I worked an eight year old student who would become extremely disruptive whenever he was asked to finish a learning activity and move to the next one. We tested the theory that the disruption may have been caused by not being able to anticipate when an activity would end, and not having enough time to process in his mind that the activity was ending. Finishing right away seemed too sudden for him, and his behaviour would become really disruptive as he firmly refuse to complete the task when decided it was time. We noticed there was a definite drop in disruption when he was given a timer and could see for himself the minutes and seconds ticking down. He liked being able to anticipate when an activity would finish and to be told what the next activity would be, and this worked particularly well when he was able to negotiate the time limit for the activities. 

I have seen some schools who have been really successful getting students to come off the playground at the end of a break by playing a popular song over the PA system, instead of ringing a bell. At one school I worked with, students were taught that when the song started playing, they needed to prepare to return to class.This meant packing up their bag, getting a drink and using the toilet, and then they needed to be lined up ready to go into class by the end of the song. Most popular songs last between 3- 5 minutes, and the majority of students would be happily lined up by the end of the song. It was also successful when students were given the opportunity to choose the song each week.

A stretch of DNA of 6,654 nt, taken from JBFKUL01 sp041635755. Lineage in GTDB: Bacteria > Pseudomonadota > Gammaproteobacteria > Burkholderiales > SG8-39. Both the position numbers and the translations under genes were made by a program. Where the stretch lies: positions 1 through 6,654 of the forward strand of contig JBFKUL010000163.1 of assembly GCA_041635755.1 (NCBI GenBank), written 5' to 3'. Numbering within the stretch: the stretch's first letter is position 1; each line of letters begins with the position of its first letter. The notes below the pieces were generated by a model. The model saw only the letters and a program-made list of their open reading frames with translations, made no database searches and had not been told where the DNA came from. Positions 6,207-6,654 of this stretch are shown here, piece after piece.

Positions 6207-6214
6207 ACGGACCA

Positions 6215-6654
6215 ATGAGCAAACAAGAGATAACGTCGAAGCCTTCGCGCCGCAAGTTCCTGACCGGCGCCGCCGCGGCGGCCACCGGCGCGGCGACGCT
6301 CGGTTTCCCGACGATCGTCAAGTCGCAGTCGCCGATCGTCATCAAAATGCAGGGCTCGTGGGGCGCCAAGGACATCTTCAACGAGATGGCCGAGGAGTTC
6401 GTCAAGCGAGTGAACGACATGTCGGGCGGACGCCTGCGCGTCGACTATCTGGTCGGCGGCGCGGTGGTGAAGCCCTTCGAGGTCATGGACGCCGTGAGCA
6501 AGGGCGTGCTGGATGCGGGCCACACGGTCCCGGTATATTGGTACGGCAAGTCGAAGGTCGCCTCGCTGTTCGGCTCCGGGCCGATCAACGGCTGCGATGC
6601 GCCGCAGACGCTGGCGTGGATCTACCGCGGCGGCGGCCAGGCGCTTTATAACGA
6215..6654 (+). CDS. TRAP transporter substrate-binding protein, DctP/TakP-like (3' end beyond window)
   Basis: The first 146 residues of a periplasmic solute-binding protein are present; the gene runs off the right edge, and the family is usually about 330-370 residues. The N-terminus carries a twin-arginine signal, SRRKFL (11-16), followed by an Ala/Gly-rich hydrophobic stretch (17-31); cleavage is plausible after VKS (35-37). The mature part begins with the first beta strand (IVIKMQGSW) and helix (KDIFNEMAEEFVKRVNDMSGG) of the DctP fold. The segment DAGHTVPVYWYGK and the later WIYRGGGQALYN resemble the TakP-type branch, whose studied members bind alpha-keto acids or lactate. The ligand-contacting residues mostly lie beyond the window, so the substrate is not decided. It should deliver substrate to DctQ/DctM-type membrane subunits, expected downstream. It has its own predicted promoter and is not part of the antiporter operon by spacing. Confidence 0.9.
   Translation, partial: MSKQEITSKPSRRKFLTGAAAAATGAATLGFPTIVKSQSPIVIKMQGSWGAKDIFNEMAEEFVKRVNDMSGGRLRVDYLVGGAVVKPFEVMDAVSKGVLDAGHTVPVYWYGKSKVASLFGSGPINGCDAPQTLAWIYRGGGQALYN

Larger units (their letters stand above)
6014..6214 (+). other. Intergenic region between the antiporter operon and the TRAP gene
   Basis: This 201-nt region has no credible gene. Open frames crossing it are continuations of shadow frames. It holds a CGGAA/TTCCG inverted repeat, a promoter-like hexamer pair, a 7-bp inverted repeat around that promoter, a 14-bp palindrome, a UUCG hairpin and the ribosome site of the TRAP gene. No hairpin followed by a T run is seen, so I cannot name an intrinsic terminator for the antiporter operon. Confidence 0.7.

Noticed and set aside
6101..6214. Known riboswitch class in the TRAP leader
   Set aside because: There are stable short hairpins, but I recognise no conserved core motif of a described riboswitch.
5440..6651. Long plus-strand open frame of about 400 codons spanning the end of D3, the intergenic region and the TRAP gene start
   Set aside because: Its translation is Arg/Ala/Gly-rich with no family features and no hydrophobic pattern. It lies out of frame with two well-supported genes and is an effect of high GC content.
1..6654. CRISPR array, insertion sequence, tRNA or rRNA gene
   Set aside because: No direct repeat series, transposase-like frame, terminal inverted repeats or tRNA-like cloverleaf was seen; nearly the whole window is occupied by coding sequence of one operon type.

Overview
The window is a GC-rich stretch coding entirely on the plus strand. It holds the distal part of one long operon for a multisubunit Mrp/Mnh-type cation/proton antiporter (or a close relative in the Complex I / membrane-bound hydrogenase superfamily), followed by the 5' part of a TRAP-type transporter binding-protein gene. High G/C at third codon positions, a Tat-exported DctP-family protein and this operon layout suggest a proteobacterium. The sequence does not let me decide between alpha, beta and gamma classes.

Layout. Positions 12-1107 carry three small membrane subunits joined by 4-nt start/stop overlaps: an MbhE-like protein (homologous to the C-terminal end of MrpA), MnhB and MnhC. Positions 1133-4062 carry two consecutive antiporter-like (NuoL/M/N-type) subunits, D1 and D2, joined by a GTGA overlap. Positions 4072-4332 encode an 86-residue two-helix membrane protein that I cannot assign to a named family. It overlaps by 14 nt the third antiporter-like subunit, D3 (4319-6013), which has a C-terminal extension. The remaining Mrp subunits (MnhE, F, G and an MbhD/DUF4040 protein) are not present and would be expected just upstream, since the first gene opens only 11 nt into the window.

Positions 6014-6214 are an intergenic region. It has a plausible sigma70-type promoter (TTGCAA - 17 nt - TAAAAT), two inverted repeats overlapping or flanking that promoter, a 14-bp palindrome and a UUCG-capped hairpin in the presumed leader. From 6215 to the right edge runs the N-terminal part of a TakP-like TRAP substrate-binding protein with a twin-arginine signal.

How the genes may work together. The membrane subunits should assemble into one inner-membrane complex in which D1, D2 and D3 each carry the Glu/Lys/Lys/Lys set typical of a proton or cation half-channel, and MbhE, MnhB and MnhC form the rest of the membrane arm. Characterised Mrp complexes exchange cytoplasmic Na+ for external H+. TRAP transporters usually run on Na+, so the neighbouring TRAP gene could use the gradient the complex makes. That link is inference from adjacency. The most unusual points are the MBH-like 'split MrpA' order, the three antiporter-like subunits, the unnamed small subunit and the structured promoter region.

One of my students’ favourite activities when I taught in High School was a routine I called “Five Minutes of Random Questions”. Straight after the roll was called at the start of class, I handed the class over to the kids to tell me what was on their mind. But I set a time limit of five minutes. The rules were – you could ask anything so long as you put your hand up to speak, waited your turn to speak and listened when others were speaking. During Five Minutes of Random Questions I displayed a timer on the data projector, so they could see how long they had. It was a lot of fun, and a great way to learn so much about the kids. As soon as the timer went off, we got straight into the lesson content, and any other burning questions the kids had would be kept until the next lesson we had together. 

Setting time limits using a timer that kids can see or hear, and can anticipate the end of an activity using a countdown really works well in a whole range of situations. Allowing kids take up time to process your request can minimise the arguments that can often happen when we ask them to finish an activity, especially one they are enjoying.  If you have a child who is a skilled negotiator, then you could negotiate a mutually agreed upon time and let them count down the timer. We all have situations where we need to teach children to finish a preferred activity, the next time you’re in this situation, give the count down timer a try and watch what happens.